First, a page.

Album Review: Lykke Li – Wounded Rhymes

By on Thursday, 3rd March 2011 at 12:00 pm
 

I remember the first Lykke Li song I ever heard. It was ‘Little Bit’. Definitely sounded European to me, but I was surprised to learn later that the woman singing it was a waiflike creature from Sweden who enjoyed listening to a Tribe Called Quest in her free time. A couple months later, she came to America and I caught her at her first appearance in Washington. I was interested in primarily for her dance-flavoured tracks – ‘I’m Good I’m Gone’, ‘Dance, Dance, Dance’, ‘Breaking It Up’ – but my general feeling was that 2008’s ‘Youth Novels’ showed Lykke Li showed incredible potential, but the album itself was uneven in quality. Fast forward to 2011 If ‘Youth Novels’ was an album of Lykke Li’s youth, then her latest effort, ‘Wounded Rhymes’, is a testament to her maturity in songwriting as well as life. She has lived and loved – and wants to share those feelings with the world.

The album begins with ‘Youth Knows No Pain’, which, along with ‘Rich Kids Blues’, ‘Jerome’ and first single released last autumn, ‘Get Some’ (review here, video here), represent the jarringly rhythmic and tribal ‘half’ of the album. ‘I Follow Rivers’ (review here) is more ‘Youth Novels’ dance era, which is not a bad thing at all; it’s sultry and it’s easy to see why it was chosen as a single. And Lykke Li is still a dancer, just with more finesse: see the lovely ‘Love Out of Lust’, with the emphatic words “dance while you can!”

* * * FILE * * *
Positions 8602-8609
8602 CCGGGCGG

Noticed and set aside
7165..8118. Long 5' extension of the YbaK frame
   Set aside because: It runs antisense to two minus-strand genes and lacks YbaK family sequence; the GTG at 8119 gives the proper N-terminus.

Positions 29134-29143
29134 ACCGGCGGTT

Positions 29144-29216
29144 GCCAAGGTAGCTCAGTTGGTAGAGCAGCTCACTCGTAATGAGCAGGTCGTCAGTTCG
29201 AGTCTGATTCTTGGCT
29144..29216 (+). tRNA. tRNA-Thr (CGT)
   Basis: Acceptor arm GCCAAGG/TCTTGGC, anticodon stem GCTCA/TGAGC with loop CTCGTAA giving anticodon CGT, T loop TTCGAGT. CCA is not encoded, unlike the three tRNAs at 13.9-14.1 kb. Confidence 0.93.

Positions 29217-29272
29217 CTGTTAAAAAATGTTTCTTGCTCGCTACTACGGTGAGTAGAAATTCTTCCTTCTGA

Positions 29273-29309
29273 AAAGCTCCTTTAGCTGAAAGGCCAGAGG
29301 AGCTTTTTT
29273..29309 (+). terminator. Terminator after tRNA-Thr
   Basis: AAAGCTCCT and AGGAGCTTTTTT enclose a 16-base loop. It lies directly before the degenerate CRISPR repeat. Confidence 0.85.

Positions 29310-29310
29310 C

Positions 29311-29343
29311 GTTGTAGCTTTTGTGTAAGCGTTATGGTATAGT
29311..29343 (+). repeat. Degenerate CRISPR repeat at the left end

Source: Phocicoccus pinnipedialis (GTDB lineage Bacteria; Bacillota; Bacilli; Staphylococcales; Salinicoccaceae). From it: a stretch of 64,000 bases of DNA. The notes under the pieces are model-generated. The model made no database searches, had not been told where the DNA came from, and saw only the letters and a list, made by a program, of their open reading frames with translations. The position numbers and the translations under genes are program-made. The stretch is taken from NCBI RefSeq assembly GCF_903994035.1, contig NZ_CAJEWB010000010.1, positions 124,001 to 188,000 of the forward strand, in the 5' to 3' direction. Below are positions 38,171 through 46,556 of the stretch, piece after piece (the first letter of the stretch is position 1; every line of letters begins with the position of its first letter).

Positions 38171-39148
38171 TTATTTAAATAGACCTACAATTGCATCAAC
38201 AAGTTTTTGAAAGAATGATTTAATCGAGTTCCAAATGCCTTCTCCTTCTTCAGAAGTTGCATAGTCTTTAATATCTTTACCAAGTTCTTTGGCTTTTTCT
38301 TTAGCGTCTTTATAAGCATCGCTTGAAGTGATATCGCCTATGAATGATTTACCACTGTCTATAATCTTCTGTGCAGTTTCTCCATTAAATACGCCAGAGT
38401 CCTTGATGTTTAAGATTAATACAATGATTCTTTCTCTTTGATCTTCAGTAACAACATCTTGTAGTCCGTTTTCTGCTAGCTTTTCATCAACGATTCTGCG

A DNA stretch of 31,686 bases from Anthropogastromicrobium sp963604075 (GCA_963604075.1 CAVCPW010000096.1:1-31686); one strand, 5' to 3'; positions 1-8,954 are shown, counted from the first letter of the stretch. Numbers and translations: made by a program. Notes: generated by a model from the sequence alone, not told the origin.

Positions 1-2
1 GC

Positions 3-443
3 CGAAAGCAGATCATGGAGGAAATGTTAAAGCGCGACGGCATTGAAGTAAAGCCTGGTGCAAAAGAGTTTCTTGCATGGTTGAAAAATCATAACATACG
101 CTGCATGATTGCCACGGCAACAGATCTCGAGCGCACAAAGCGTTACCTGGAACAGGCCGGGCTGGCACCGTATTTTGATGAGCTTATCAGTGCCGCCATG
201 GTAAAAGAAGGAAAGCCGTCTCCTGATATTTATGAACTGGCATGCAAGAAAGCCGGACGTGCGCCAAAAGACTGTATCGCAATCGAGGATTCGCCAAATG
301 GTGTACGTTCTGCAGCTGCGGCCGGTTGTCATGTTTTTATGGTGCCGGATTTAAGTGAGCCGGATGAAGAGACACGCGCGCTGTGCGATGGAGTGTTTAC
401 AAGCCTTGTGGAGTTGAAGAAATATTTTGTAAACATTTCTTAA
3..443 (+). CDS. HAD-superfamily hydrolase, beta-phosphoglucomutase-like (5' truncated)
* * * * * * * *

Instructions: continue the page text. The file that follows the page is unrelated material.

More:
On the flipside of the dancier tunes is the softer side of the Swedish singer/songwriter. ‘Unrequited Love’, with its female doowop vocals, is more Motown than you might expect. Proof that she has suffered a broken heart and has lived to tell the tale, ‘Sadness is a Blessing’ is Lykke Li channeling Dusty Springfield, just without the big hair. I never thought I’d say this but I actually think I like this woman better when she’s putting her heart on her sleeve, not holding back the emotions, than when she’s trying to be sexy by singing a dance tune through a megaphone.

I think Tracyanne Campbell of Camera Obscura said it best: “if you were a season, you would be in bloom”. This may be only Lykke Li’s second album, but she’s managed to put together an almost perfect rose: mature and fully-formed. I imagine that she’ll be a force to be reckoned with when she goes on the road across Europe beginning in April and beyond.

8.5/10

‘Wounded Rhymes’, the new album from Lykke Li, is available now on the singer/songwriter’s own label, LL.

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